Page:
Stranger in a Strange Land
Tales of a Year Abroad

Happy 141st, Gandhiji!

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In addition to being Gandhi's 141st birthday (October 2nd), this year also marked the 75th anniversary of Gandhi's Salt March. For those of you not as versed in Indian history, Gandhi devised the Salt March as a peaceful protest against the British Raj's unfair Salt Tax (instituted in 1882). In essence, what the Salt Tax did was outlaw not only the production and sale of salt by non-British entities, but made it unlawful for workers to freely collect their own salt from the marshes peppered along the Indian coastal line. Essentially, the British created a monopoly from which only they benefited. 

In response, Gandhi first wrote a letter to the British Viceroy informing him of his intent to protest: 
If my letter makes no appeal to your heart, on the eleventh day of this month I shall proceed with such co-workers of the Ashram as I can take, to disregard the provisions of the Salt Laws.  I regard this tax to be the most iniquitous of all from the poor man's standpoint.  As the Independence movement is essentially for the poorest in the land, the beginning will be made with this evil.
The Viceroy responded, informing Gandhi that Britian's stance on the tax remained firm.
And so, on March 12, 1930 Gandhi and a number of his followers gathered at his ashram (men only as he felt that including women would not elicit the same--hopefully--violent response from law-enforcement) began the 23-day march from his ashram on the west bank of the Sabarmati River in Ahmedabad to the coast. Upon reaching their destination, Dandi, Gandhi gave a speech and then did something that would inspire a nation. 

He bent, perhaps ran his hands over the rich earth, fingers searching before plucking a small lump of salt from the ground. With this simple gesture, Gandhi broke British law.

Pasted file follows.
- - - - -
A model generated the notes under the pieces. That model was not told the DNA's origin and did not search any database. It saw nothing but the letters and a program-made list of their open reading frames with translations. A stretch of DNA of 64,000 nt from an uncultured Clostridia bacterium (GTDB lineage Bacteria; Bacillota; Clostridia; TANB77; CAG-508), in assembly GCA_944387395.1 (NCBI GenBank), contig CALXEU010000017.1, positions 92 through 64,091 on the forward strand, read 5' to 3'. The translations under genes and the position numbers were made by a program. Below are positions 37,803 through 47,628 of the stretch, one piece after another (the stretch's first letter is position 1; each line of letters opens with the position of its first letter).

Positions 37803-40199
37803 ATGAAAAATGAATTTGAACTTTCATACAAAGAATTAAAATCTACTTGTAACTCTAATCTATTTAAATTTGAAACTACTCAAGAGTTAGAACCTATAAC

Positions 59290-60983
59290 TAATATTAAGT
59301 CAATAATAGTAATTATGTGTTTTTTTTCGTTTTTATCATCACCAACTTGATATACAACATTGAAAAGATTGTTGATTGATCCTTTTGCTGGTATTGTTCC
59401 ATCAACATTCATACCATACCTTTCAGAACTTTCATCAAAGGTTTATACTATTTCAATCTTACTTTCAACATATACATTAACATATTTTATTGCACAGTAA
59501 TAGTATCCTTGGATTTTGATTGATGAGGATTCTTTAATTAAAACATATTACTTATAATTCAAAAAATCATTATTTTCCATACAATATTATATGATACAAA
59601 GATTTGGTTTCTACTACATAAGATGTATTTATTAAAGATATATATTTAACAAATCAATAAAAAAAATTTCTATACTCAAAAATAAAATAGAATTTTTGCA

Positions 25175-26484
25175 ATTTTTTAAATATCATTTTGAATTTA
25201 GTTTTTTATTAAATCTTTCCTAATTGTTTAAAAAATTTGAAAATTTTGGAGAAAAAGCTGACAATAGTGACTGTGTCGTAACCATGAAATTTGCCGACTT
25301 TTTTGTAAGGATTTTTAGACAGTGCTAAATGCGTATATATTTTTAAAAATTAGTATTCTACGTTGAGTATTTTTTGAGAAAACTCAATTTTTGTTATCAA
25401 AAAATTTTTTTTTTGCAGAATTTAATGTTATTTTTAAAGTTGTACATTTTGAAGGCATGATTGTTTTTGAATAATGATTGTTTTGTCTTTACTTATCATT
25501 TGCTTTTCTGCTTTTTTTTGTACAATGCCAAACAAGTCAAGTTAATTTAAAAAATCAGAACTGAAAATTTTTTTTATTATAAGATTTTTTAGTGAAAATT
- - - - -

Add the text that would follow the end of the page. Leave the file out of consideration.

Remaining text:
His fellow protesters followed suit, and, over the course of the next month, nearly each and every one of them--including Gandhiji himself--were arrested and thrown in prison.

But the damage was done. The Salt March encouraged the people to protest, and protest they did. Some ended in violence when peaceful marchers, refusing to respond to threats of violence, were clubbed to death by armed policemen. Others were peaceful boycotts. Either way, a number of British salt mills and shops were forced to close and the seed of revolution was planted in the people's minds and hearts.

I was thinking of this on Wednesday when Steve and I visited the Hutheesing Center on CEPT's campus. The gallery is hosting an exhibit called "Mahatma: The Youthful Perspective", a series of full size/nearly full-sized images of Gandhi created by artist Debanjan Roy. The artist modeled each of   the statues after a pre-existing image of Gandhi and attempted to capture the spirit of Bapu (meaning "father"; the name that Gandhi's friends and associates affectionately called him) as well as that of modern 21st century India. The artist describes his exhibit thus:

Now, here's the thing. I'm not overly fond of symbolic art (and I'm even less fond of artist's "notes" that feel the need to explain the symbolism of their installation--I have eyes, I can see, and I'm pretty educated so I like to draw my own conclusions, thank you very much). However, I do like thought provoking art. This exhibit was a little bit of both. Take a look:

Bapu with iPod
Bapu and Me
It doesn't show well, but the artist--the "me" in the title--is sharing his iPod with Gandhiji

I don't remember the title of this one, but we called it Bapu the Hipster